Christians and the Qur’an: Missiological Insights from the Earliest Days of Islam

The area of Qur’ānic studies has experienced a resurgence of interest over the past couple of decades. A number of scholars have made novel arguments surrounding the origins, manuscripts, and political milieu in which the Qur’ān was composed. One aspect of this academic advancement that’s received less attention to date has been the question of how Christians during the formative years of Islam engaged with the Islamic text. Where did the Qur’an come from, according to these believers? What did they think of the text? Did they reject it entirely, or did they agree with portions of it? Was the text used in missiological ways, or bypassed entirely?
These questions have formed the impetus of the paper at hand. In this paper, I will examine a half-dozen primary texts written by medieval Christians and answer the question, “How did they engage with the Qur’ān?” The paper will tentatively be broken into four sections: First, I will examine the compilation of the Qur’ān according to a medieval Christian. Second, an example of the Qur’ān being used as an apologetic tool will be analyzed. Third, I will outline the various views on who wrote the Qur’ān and how this information was used to rebut the text. Finally, in light of the ways these Christians interacted with the Qur’ān, I will provide several missiological implications for how we can engage in conversations with our Muslim neighbors today.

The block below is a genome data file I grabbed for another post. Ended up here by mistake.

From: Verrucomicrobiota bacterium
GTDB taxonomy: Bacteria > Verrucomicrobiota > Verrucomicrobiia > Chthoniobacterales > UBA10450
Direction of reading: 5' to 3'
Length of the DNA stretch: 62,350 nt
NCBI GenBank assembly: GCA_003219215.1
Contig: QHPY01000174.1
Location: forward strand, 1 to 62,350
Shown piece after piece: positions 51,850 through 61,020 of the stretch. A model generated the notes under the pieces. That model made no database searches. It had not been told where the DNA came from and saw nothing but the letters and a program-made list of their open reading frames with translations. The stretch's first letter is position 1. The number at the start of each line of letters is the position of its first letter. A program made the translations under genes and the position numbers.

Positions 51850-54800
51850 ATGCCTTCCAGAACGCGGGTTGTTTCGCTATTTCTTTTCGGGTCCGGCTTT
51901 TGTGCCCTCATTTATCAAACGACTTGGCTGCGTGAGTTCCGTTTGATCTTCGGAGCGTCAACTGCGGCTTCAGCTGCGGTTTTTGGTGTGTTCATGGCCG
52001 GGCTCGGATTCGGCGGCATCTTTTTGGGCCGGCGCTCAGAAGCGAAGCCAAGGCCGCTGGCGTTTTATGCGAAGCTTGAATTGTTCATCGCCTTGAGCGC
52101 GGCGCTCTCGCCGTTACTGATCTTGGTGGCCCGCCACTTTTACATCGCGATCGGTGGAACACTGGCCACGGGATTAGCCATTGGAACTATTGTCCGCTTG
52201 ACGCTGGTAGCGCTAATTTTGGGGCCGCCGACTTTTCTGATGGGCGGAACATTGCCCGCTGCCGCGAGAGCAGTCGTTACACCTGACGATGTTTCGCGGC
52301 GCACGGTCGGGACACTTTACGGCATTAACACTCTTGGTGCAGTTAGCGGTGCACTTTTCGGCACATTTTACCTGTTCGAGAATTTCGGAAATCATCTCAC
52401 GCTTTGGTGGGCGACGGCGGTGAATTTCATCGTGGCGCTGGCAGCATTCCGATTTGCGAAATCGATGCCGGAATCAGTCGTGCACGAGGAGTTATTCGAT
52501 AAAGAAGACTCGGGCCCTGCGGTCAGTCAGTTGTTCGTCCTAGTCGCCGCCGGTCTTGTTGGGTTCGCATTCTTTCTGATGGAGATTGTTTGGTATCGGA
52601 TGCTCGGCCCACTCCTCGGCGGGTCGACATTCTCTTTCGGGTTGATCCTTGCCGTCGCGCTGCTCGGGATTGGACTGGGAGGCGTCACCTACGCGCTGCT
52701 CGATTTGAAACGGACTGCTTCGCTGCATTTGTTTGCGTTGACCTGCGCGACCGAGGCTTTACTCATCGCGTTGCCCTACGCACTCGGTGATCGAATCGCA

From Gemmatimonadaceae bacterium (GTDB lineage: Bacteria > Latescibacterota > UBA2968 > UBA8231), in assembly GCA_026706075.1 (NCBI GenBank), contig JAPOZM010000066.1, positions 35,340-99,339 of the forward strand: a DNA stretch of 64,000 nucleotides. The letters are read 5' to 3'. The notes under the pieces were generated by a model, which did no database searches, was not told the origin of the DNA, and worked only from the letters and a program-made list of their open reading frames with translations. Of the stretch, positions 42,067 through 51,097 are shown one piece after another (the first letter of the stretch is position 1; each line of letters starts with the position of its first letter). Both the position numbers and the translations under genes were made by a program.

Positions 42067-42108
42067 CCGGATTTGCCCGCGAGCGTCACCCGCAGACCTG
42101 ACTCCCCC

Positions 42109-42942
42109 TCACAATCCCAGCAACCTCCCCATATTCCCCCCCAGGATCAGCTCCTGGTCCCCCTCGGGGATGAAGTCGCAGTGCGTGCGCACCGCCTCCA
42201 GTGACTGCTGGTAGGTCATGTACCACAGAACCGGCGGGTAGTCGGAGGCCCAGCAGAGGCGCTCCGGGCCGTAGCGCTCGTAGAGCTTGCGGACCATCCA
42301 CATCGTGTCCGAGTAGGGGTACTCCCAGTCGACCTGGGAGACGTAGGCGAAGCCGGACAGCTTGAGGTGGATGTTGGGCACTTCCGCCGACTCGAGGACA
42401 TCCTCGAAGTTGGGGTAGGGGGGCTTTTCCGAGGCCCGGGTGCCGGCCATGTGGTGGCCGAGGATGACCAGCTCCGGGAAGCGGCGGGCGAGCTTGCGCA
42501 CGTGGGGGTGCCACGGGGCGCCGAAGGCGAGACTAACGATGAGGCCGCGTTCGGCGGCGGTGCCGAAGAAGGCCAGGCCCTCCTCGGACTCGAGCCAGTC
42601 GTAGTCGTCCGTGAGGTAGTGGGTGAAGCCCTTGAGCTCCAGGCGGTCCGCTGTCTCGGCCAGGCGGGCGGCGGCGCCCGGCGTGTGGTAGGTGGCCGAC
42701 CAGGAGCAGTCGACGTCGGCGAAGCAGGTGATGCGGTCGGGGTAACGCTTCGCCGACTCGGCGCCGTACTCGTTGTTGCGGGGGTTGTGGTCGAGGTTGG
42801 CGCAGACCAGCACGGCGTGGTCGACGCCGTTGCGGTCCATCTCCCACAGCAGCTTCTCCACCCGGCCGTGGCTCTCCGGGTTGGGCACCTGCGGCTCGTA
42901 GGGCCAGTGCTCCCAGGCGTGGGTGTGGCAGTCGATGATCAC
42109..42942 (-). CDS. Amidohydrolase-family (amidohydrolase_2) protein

5 thoughts on “Christians and the Qur’an: Missiological Insights from the Earliest Days of Islam”

  1. I recommend that this paper
    I recommend that this paper be accepted especially for the sake of variety. It is medieval and is focused on practical engagement with Islam. It’s important that our study section include medieval and not just patristic papers.

  2. 3.5
    I am highly interested in this topic, but the proposal itself sounds tentative in its details (and possibly very broad in its scope), so it is difficult to assess its quality. I would have given it a 3.5 if it were possible.


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